Dr. David Perkins

Dr. David Perkins gave a blessing over the graduates, reading Deuteronomy 8, and exhorting them to never forget the Lord, live humbly and remember that everything has been given to them by God – including their abilities.

MAcc Class of 2017

Graduates, your adventure begins now. Congratulations to the Master of Accountancy graduating class of 2017!

To download and/or order prints of pictures from the luncheon, click here.

Visiting Committee Provides Insight To COBA Leadership

by   |  05.02.17  |  Academics, COBA Alumni, COBA Events, COBA Faculty, Faith Infusion, School of Information Technology and Computing, Uncategorized

On March 27th, COBA hosted Visiting Committee and Dean’s Council members on campus. The Visiting Committee provided feedback on each academic program to help evaluate and improve the learning experience for each major. Thirty-three alumni with careers in various disciplines traveled across Texas and represented accounting firms, Fortune 500 companies, fast-growing startups, and nonprofit organizations.

Because of the diversity of industries and career experience among our alumni, COBA was able to obtain a wide range of insight. Tim Johnston, Assistant Dean, stated that “The visiting committee was pleased to hear that ACU has sustained our long-standing advantage of personal attention and instruction by professors who excel in their discipline and are committed Christians.”

The visiting committee reviewed business and technology degree plans, met with students, talked to faculty members, and offered their recommendations for improvement in all areas of the student experience. This helps keep COBA in-tune with the expectations that employers and companies have for our graduates, and helps us clarify our priorities and goals. The members are deeply committed to the mission of ACU, Business and Technology education and their advice will strengthens our strategic plan.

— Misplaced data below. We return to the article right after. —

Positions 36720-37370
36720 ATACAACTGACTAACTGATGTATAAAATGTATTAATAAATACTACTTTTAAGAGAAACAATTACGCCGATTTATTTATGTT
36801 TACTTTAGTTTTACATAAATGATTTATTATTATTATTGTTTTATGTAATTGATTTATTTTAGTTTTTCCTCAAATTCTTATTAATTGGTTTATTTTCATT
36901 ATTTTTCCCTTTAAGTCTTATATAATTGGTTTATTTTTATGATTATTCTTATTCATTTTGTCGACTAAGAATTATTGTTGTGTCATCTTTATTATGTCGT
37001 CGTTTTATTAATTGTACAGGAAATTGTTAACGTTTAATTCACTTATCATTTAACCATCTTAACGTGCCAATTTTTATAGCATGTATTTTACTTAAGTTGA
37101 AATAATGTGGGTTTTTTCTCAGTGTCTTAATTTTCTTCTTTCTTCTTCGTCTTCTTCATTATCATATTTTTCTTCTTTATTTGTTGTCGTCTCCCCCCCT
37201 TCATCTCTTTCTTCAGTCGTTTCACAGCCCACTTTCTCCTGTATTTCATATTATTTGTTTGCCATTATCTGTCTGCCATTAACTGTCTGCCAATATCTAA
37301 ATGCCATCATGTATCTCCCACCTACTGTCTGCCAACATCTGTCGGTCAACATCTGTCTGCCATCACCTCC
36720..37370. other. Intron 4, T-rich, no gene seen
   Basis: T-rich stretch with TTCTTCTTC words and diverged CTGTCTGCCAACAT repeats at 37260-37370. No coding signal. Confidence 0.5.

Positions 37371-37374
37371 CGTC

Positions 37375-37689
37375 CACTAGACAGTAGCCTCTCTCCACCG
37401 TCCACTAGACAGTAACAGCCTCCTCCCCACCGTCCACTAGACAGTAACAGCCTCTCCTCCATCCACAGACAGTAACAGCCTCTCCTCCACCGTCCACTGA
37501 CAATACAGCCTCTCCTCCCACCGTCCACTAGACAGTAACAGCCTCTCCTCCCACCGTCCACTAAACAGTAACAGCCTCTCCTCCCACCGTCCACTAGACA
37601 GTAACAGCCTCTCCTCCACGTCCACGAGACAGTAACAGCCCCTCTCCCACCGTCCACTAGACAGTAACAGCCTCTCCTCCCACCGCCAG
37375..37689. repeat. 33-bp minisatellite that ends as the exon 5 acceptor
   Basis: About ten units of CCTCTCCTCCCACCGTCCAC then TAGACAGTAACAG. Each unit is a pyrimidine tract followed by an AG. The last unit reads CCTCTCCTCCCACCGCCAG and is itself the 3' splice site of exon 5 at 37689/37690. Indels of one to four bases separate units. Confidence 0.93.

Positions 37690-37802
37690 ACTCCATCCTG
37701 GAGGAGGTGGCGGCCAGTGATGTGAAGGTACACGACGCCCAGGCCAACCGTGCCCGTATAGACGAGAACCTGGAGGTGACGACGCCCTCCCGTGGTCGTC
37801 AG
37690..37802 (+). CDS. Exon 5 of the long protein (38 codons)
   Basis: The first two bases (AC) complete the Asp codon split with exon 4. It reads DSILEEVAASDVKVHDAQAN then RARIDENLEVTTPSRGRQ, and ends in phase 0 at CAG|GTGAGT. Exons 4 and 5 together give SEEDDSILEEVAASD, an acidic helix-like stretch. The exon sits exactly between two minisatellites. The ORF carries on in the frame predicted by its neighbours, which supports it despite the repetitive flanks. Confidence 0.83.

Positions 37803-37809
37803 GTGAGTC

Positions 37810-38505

The visiting committee talked to students directly about their experiences in COBA. The most outstanding aspect of COBA, according to the students, was the personal attention received from prepared professors who care about their scholarship and students as individuals. Leah Montgomery, junior marketing major, had the opportunity to talk with committee members. Montgomery values “being included in the conversations about our classes and majors” and appreciates COBA’s measures to include and place weight upon student input.

The visiting committee also met with students to network at a root beer float mixer held in the COBA atrium. Students were able to meet with professionals in their field, ask questions about careers and opportunities, and solicit advice from our experienced alumni. Bethani Culpepper, sophomore management major, said that she “received valuable advice from accomplished and professional individuals who have been in her shoes” and that the networking event was her favorite part of the day.

COBA would like to thank the Dean’s Council and Visiting Committee for giving of their time and talents to help us continue to improve and provide distinctive offerings to current and future students.

The Perfect Match: COBA Student Donates Bone Marrow

by   |  04.27.17  |  Academics, Current Students, Faith Infusion, Uncategorized

Chris Kirklin, senior financial management major from Richardson, TX, has been very active on campus during his time at ACU. Among some of his accomplishments, he has served as the 2016-17 president of men’s social club, Trojans, has been part of A Cappella, and has worked in the COBA Dean’s Suite. Chris is not only an exceptional student – he is an exceptional human being. He was matched through a drive on the ACU campus to add new bone marrow donors to the national bone marrow registry. We hope when you read his story below, you’ll consider registering or giving to this organization to help save a life.


Chris Kirklin


Let’s start from the beginning – how did you find out about Delete Blood Cancer and what motivated you to sign up? How did you sign up?

 I have known Earl Young for several years, since he goes to my church in Dallas. Earl came to ACU to speak in Chapel about registering to be a donor in April of 2015. I remember sitting in that chapel and not paying much attention because 1) I already knew everything about his organization and 2) I was very burned out as the semester came to an end. I left chapel in a hurry and cut through the campus center to make it to class. One of my nursing friends was running the table to swab and sign up to be a donor. Selfishly, I tried to walk as fast as I could so I would not have to stop and register. But she screamed my name across the campus center and summoned me over to register. Looking back on this experience, I have realized how close minded I was. I was almost too selfish to take literally 2 minutes out of my day to register to save someone’s life. This totally changed my perspective on how I focus on “giving” to others.